here with us, having borne, still bearing, the awesome weight of the Republic?
Why has it worked so long? and so well? Was it our system? Surely that's
part of it. The American dream which is not success, but freedom. It's not
that only, though. Other countries have cherished that dream and lost it
but what then? Are we smarter? Is it luck? Are we more determined? Is it
the grace of God? I think it is in part the land itself, that broad swell
of continent between those shining seas.
From the very beginning, before we were Americans, as a people we were captivated by the land. "We belonged to the land before the land was ours," Carl Sandburg wrote. American writers have been exploring this country and its history from the beginning.
Reading what some of them have written over all these years I was struck
by how readily fragments, sentences of what they wrote fell almost by themselves into one paragraph. They seem to speak with one voice. Here are the words of seven men: Martin Luther King, F. Scott Fitzgerald, Tom Paine, Samuel Elliot Morrison, William Faulkner, Thomas Woolf and Abraham Lincoln about America and Americans. "I have a dream, I refuse to accept the end of man. I believe he will endure, he will prevail, man is immortal not because alone among God's creatures, he has a voice, but because he has the soul, a spirit, capable of compassion and sacrifice and endurance.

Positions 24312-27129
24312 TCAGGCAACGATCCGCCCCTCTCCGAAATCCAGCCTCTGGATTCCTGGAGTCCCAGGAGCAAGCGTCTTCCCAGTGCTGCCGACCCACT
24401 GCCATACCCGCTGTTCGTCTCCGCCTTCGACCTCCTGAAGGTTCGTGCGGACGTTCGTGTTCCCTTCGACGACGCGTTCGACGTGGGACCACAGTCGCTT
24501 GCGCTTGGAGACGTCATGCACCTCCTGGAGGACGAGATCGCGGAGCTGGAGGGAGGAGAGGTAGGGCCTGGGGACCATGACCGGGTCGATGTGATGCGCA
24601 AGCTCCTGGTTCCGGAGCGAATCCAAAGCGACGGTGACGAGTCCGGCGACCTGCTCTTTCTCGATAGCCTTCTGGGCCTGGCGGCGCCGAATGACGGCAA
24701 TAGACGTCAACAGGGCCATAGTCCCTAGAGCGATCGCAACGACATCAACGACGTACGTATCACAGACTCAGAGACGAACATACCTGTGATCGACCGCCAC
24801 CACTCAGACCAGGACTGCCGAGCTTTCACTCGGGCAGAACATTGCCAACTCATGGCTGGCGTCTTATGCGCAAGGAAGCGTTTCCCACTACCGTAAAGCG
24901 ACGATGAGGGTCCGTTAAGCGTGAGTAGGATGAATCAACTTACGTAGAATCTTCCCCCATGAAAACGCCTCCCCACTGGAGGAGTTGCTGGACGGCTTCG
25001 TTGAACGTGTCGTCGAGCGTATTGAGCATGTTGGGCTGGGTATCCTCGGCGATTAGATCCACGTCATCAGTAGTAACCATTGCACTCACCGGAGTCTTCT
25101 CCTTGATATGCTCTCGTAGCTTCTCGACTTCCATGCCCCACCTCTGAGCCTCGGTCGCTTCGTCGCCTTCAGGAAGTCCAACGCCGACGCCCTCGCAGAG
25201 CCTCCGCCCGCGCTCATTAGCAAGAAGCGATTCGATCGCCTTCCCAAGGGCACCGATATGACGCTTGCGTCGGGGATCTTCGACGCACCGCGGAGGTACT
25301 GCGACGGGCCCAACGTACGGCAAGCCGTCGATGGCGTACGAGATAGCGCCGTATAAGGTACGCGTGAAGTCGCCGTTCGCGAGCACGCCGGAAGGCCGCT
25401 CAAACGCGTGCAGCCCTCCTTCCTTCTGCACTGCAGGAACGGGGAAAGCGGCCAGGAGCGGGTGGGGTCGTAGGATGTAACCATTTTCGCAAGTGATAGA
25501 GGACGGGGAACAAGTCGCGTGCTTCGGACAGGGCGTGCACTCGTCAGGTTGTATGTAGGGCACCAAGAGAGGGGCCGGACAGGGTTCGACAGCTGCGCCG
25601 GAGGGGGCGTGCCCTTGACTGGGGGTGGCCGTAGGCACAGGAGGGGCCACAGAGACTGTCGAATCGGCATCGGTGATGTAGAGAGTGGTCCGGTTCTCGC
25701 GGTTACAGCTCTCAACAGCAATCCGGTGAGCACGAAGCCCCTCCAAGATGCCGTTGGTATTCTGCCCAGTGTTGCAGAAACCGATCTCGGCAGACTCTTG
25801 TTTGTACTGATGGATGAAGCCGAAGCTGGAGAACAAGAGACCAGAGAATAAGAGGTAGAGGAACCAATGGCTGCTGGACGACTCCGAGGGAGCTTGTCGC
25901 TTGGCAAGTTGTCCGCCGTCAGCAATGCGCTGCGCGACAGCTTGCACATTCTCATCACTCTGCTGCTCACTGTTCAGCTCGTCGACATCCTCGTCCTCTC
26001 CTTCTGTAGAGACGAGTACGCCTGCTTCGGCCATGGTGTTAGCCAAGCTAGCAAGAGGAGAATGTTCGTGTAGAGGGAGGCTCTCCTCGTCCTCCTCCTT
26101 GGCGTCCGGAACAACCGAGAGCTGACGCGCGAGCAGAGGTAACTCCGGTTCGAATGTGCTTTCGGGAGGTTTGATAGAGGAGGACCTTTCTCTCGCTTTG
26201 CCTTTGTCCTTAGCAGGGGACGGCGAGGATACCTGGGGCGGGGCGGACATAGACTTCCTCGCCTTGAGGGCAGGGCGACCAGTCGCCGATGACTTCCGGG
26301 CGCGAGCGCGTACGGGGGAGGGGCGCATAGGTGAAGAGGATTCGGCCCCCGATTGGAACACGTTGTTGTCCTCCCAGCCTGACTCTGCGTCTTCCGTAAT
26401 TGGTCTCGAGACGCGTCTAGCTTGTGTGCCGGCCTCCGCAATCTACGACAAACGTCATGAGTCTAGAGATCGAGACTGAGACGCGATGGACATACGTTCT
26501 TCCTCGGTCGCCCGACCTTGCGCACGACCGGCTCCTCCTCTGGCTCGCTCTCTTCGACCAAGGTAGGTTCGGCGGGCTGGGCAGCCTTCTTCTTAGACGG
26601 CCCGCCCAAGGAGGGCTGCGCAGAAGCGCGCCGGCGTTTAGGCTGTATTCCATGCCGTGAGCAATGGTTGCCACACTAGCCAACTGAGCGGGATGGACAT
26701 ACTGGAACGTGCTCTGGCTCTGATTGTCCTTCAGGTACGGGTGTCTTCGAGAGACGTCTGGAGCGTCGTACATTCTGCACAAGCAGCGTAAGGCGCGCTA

About America, and Americans, this is particularly true, it's a fabulous
country, the only, fabulous country where miracles not only happen, they
happen all the time. As a nation we have perhaps uniquely a special willingness of the heart, a blithe fearlessness, a simple yearning righteousness and justice that ignited in our revolution the flame of freedom that cannot be stamped out. That is the living truthful spirit of this country.
These are the times that try men's souls. The sunshine patriot and the summer soldier will in this crisis shrink from service. But he who stands and bears it now will earn the thanks of men and women. We must bind up the nation's wounds, reaffirming the right as God gives us to see the right. Let us finish the work we are in.'
This writer knows those words inspired Jim Knerr.
This writer also knows that Knerr, in his way, did not shrink from that service. His life and his commitment to his wife, Yvonne, and his children, Ray and Becky, to his students, and to his nation are a living testimony not only to the personal life-force of a former Marine, but to the enduring value that our society places on the lives of such cold war heroes as these. Semper Fi!